Post-Golds:  Solid gold angelfish appeared early.  Then they were crossed with marbles to yield gold marbles.  Note that red blush on his head.  This head coloration varies a great deal.  Some breeders worked to increase the red coloration.  Like the solid blacks, the reddest babies appear to be weaker.  The original albinos were also weaker.  They are much improved these days   All these color variations can pop up in veil (a long finned variety) and pearl (a scale variation).  Then there's blushers and kois and who knows what else by now?  Now let's get into angelfish breeding.
Products of a "mixed marriage."

Start Slow:  If you have more time than money, buy six or more young angelfish.  You raise them up for a year and let them pair off on their own.  The more costly method involves starting with a proven pair -- a bit more costly and not always reliable method.  Some refer to them as "mated pairs."  Professional breeders just put a male and a female together and find they pair off rapidly when fed well.  This also makes their progeny more likely to come out looking the same as their parents.     

Two males sparring for the attention of a comely female.

Pre-Pairs Argue:  Some would say that angelfish fight among themselves during the pairing off process.  Some do, but not as seriously as the larger cichlids.  Fighting or arguing probably assures the "survival of the fittest" as Darwin would say.  (Which explains why so many winners in the Ultimate Fighting Arena have such large families.)

The guy in front lost and has a few bruises around the mouth.  He'll have to find another likely female.

Arguments Usually Minor:  Spawning adult angelfish rarely die from their pre-spawning tiffs.  And a failure at breeding with the first female sheds no illumination plus or minus on the success of future couplings.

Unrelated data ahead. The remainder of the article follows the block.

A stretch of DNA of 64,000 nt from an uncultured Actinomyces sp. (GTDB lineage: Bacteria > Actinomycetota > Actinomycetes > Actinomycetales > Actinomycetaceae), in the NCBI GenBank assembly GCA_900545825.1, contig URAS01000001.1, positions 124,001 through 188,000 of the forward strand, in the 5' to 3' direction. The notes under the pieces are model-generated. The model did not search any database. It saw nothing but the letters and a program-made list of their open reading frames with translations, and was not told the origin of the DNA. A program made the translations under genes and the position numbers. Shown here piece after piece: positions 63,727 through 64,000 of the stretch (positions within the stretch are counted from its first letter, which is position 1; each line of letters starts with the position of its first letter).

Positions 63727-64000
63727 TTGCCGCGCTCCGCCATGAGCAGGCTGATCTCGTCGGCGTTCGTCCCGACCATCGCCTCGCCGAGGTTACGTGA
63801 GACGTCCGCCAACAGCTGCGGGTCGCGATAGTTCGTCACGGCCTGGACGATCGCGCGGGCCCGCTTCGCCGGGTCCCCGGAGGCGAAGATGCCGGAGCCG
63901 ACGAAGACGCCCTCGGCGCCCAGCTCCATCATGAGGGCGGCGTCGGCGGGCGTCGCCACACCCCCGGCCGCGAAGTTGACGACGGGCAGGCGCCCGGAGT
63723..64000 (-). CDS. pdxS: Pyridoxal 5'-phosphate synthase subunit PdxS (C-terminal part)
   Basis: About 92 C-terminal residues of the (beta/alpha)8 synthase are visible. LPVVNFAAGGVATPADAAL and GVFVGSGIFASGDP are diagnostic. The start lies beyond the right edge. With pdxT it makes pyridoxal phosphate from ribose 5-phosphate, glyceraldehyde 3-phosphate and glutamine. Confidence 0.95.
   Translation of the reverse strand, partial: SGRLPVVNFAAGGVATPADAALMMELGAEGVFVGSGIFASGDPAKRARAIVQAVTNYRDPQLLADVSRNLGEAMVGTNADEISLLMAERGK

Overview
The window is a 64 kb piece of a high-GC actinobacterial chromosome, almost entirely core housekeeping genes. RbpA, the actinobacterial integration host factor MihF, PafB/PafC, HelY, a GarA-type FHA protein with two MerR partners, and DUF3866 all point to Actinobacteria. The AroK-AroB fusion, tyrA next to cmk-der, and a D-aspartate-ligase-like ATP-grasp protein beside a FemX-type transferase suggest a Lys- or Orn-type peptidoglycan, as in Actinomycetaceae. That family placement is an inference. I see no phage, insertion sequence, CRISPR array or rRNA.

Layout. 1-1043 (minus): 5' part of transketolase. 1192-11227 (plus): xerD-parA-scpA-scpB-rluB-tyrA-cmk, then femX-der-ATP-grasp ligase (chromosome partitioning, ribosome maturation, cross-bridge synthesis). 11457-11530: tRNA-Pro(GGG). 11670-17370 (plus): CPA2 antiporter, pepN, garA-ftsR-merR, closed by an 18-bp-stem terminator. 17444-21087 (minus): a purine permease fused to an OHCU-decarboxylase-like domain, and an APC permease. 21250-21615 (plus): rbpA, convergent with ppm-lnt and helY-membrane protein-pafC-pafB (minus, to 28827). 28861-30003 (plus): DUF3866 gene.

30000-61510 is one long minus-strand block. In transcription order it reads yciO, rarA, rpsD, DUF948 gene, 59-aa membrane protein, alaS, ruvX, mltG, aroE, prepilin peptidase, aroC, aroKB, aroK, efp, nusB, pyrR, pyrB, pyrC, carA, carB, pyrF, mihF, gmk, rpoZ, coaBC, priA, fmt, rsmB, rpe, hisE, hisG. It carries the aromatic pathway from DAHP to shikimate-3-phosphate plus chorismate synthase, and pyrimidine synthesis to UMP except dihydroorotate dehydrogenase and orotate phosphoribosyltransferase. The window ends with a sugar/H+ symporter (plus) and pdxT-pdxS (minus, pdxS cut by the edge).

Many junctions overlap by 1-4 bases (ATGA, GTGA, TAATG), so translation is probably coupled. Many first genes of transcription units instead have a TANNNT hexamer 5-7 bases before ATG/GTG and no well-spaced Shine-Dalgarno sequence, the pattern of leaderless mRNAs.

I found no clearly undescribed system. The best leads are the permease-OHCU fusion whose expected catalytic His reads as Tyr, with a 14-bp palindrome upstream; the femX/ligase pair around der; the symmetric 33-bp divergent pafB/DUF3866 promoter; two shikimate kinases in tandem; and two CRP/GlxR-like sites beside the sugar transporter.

Females are not real picky about spawning sites.

Your Female Breeds Whether You're Ready or Not:  Filter tubes, heater tubes, and the glass sides of their aquarium are all potential spawning sites -- not the best -- just potential.  Female angelfish actually prefer a different option.

Males will protect the egg site while she's "at work."

Males Also Participate:  Males follow right behind the female after she lays them.  Not all males are equal at this stage.  It usually takes about three spawns for the male to get his technique down pat.  And, it's worth mentioning here that two females will spawn together.  You get lots of eggs with little time in between batches of eggs.

Both sexes care for the eggs.

Males and Females Both Work:  Your parents both care for the eggs.  They fan the eggs to aerate them and to remove any particulate matter that settles on them.  They also protect their eggs from other tank mates.  They cannot protect their eggs from algae eaters or snails.  Both of these egg eaters work the night shift while the parents snooze.  All species of algae eaters and snails love angelfish eggs.  Both the male and female angelfish continually inspect the eggs and remove infertile (white) and deceased eggs.